JA: For writing my own music I write for myself and for people I imagine listening to it. For remixes I imagine an event where it will be played. I imagined this remix playing at an AYLI event held at Public Works in the Loft, upstairs. Besides that I try to accentuate some aspects of the original. I tried to pick up on the shuffled groove of the original and that it was bouncy. 

CZ: You’re one of my favorite performers to experience live (and I’m sure it was an AYLI gig where I first witnessed your live set). Correct me if I’m wrong, but improvisation is often an essential part of your live set. Does live improv ever carry over into your studio work, or vice versa? What’s the relationship between your live music and your recorded works?

JA: I need to improvise in my live sets so that I stay in the moment. I would be ultra-bored to play a preconceived set. I think for dance music it’s important to record in similar ways to playing live so that you keep a pace and momentum in the music. That means recording the rhythm section all together in a single take.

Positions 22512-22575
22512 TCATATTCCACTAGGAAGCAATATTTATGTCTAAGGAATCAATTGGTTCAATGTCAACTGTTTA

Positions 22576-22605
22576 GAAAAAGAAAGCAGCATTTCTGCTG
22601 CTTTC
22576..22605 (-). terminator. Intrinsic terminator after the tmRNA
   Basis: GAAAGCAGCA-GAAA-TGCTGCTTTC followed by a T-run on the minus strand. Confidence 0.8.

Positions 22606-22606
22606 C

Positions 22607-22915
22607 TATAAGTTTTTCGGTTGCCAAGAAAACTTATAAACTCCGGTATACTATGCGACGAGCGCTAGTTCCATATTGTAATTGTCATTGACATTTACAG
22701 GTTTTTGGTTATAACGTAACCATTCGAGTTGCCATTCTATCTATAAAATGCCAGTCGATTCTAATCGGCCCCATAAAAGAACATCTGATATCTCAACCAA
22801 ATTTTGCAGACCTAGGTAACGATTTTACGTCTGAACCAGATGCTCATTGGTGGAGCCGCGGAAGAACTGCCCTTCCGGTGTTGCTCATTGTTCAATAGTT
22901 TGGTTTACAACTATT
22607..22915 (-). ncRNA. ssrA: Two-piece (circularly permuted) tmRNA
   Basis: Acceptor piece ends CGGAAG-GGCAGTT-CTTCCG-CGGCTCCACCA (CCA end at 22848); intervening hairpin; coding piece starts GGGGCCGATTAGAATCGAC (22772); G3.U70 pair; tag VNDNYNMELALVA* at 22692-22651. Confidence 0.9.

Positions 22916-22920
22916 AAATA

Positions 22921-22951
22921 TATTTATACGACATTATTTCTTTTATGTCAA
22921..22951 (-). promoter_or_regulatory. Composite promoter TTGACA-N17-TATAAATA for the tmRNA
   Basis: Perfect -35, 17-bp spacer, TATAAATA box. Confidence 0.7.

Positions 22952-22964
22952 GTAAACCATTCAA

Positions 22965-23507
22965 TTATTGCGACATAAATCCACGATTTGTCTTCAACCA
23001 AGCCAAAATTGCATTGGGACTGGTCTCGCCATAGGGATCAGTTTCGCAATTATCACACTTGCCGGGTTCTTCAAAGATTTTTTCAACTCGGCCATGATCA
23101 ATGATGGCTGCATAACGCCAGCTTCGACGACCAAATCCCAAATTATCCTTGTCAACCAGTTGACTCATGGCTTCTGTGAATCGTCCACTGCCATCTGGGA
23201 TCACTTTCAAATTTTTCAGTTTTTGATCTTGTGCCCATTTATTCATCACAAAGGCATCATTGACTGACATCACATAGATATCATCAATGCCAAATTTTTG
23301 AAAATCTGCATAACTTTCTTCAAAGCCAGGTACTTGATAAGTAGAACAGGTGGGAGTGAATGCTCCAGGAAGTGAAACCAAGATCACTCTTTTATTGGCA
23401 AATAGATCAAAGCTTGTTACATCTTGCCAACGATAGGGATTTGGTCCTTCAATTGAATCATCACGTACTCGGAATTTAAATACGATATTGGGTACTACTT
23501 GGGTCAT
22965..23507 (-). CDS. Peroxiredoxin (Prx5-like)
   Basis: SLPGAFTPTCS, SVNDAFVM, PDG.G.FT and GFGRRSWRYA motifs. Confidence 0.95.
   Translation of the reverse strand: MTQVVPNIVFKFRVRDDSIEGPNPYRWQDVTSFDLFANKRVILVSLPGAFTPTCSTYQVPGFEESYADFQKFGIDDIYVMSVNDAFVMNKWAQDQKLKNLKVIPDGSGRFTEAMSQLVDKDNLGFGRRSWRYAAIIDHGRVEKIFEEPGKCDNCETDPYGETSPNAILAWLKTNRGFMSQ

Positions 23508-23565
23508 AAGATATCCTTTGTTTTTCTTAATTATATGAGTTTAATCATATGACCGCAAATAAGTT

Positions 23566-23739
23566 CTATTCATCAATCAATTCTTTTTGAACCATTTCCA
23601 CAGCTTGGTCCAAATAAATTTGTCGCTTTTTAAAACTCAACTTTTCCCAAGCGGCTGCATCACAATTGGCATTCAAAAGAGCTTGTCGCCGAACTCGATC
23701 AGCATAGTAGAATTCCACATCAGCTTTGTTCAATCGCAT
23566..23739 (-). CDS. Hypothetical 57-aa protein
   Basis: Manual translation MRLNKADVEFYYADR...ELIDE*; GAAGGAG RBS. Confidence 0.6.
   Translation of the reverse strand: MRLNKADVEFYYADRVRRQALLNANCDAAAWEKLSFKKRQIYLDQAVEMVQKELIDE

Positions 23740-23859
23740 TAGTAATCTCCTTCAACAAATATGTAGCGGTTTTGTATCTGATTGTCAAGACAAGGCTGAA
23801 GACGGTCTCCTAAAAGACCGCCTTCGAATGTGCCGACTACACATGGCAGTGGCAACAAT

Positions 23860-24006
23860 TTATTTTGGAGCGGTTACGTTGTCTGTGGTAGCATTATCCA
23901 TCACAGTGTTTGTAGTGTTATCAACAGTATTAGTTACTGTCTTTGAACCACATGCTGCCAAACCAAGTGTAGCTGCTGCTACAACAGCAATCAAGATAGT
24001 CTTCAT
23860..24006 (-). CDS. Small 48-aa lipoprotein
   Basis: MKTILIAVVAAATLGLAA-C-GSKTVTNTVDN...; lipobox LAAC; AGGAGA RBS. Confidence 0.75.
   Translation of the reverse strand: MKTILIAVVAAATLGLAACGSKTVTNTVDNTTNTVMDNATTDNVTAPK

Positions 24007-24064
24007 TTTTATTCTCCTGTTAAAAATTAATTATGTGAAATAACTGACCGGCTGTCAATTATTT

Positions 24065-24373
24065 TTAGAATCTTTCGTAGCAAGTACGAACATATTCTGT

In a certain sense I want to avoid improvisation in the studio and also live. It’s important to have a clear and complete idea that you are presenting and instrument noodling for the sake of noodling is terribly annoying to me. Luckily, playing live you can preview things on your headphones (like when you DJ) before you play it on the speakers.    

CZ: Tell me about your AYLI podcast. How’d you put it together? Is there a theme or a concept behind the mix? 

JA: I was thinking of AYLI parties and the people I have hung out with there.